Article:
Walking the paths of this slum north of Nairobi, John Kimani points to all the homes that now stand unoccupied, the trash on their floors and the doors swinging wide telling the tale of a hasty exit. Almost all the ethnic Luos in Witeithie have fled in the week since local Kikuyus warned them to leave by January 31. "Failure to do That will Suffer the Consequences," warned fliers scattered in front of Luo homes. Few waited around to learn what those consequences might be.
And that's how Kimani, who is Kikuyu, prefers it.
"The Luos started it in Kisumu, and now the Luos should not stay in our neighborhood," said Kimani, referring to the city in western Kenya that has seen repeated attacks against Kikuyus in recent weeks. "Yesterday, we were chasing them from here. We don't want to see them here. They will never stay in peace again."
Attitudes like Kimani's, which seem to be increasingly shared by many ordinary Kenyans toward their neighbors, are raising fears that the ethnic violence which began as a protest against an allegedly rigged election is spiraling out of control. Kenya is no Rwanda, of course, where a 1994 ethnic genocide claimed hundreds of thousands of lives. For one thing, Kenya contains many ethnic groups 42, as compared to two in Rwanda and none constitutes more than about 20% of the population. And the country's political leaders are currently talking, under the mediating hand of former U.N. Secretary General Kofi Annan, with a view to heading off the slide into catastrophe. Still, there are clear signs that the tribal conflict is now taking an increasingly organized form, which U.S. Assistant Secretary of State for Africa Jendayi Frazer characterized as "clear ethnic cleansing." As in the conflicts in what was once Yugoslavia, the purpose of the increasingly organized mobs killing and threatening members of other tribes was to force all members of that tribe to leave an area. And it may take a lot more than agreement among rival political parties to bring such a conflict under control.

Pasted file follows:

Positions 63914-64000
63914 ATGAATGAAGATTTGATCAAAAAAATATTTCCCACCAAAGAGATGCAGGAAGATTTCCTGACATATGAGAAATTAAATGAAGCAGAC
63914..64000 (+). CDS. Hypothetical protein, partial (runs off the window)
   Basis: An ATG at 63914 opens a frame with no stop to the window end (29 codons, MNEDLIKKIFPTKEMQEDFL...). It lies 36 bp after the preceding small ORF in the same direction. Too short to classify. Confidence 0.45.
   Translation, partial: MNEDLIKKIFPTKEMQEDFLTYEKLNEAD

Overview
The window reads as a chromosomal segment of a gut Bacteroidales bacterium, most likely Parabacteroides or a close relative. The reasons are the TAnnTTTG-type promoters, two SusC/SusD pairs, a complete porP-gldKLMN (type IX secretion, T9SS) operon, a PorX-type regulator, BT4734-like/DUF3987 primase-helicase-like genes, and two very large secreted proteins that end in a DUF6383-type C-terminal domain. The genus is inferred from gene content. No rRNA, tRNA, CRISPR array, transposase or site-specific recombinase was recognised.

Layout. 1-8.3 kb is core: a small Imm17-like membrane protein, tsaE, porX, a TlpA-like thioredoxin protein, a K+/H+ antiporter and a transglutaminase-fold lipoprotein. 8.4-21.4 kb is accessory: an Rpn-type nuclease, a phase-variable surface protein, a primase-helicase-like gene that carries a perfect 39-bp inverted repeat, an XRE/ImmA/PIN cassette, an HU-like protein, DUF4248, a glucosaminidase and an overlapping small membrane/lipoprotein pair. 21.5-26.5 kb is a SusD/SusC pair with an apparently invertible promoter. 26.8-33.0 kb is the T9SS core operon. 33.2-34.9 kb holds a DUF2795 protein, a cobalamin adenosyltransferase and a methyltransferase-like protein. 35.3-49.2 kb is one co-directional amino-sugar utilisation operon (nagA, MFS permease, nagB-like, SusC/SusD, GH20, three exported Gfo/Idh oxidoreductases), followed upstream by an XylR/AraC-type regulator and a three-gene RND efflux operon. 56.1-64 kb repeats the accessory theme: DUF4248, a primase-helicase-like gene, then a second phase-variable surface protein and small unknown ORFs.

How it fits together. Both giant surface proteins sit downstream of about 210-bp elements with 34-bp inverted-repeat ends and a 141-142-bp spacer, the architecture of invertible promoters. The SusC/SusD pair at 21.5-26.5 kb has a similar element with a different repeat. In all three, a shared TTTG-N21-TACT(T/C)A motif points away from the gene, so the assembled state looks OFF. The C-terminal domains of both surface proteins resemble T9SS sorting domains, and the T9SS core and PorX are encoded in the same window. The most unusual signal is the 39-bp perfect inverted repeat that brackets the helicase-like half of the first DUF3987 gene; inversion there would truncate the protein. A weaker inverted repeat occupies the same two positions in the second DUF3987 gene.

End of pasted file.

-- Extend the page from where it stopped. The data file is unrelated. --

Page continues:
The violence, initially directed mostly at Kikuyus, followed the December 27 re-election of Mwai Kibaki, also a Kikuyu, in what even international observers agreed was a seriously flawed poll. Within the last week, Kikuyu have been striking back at Luos, Luhyas, Kalenjin and other supporters of opposition leader Raila Odinga. The opposition initially characterized the violence as a spontaneous upsurge of anger, but fliers scattered around Witeithie and the findings of a Human Rights Watch investigation indicate that activists on both sides of the political divide have fanned the flames of ethnic resentment and perhaps even planned the violence to drive their enemies away.
In Eldoret, for example, some locals accused William Ruto, a leader of Odinga's Orange Democratic Movement and a Kalenjin, of hate speech in the run-up to the vote. "He's the main inciter," said a man named Benjamin, who refused to give his last name for fear of punishment. "He said that if we are not going to win as ODM, we will not accept to stay with the Kikuyus. They will have to go."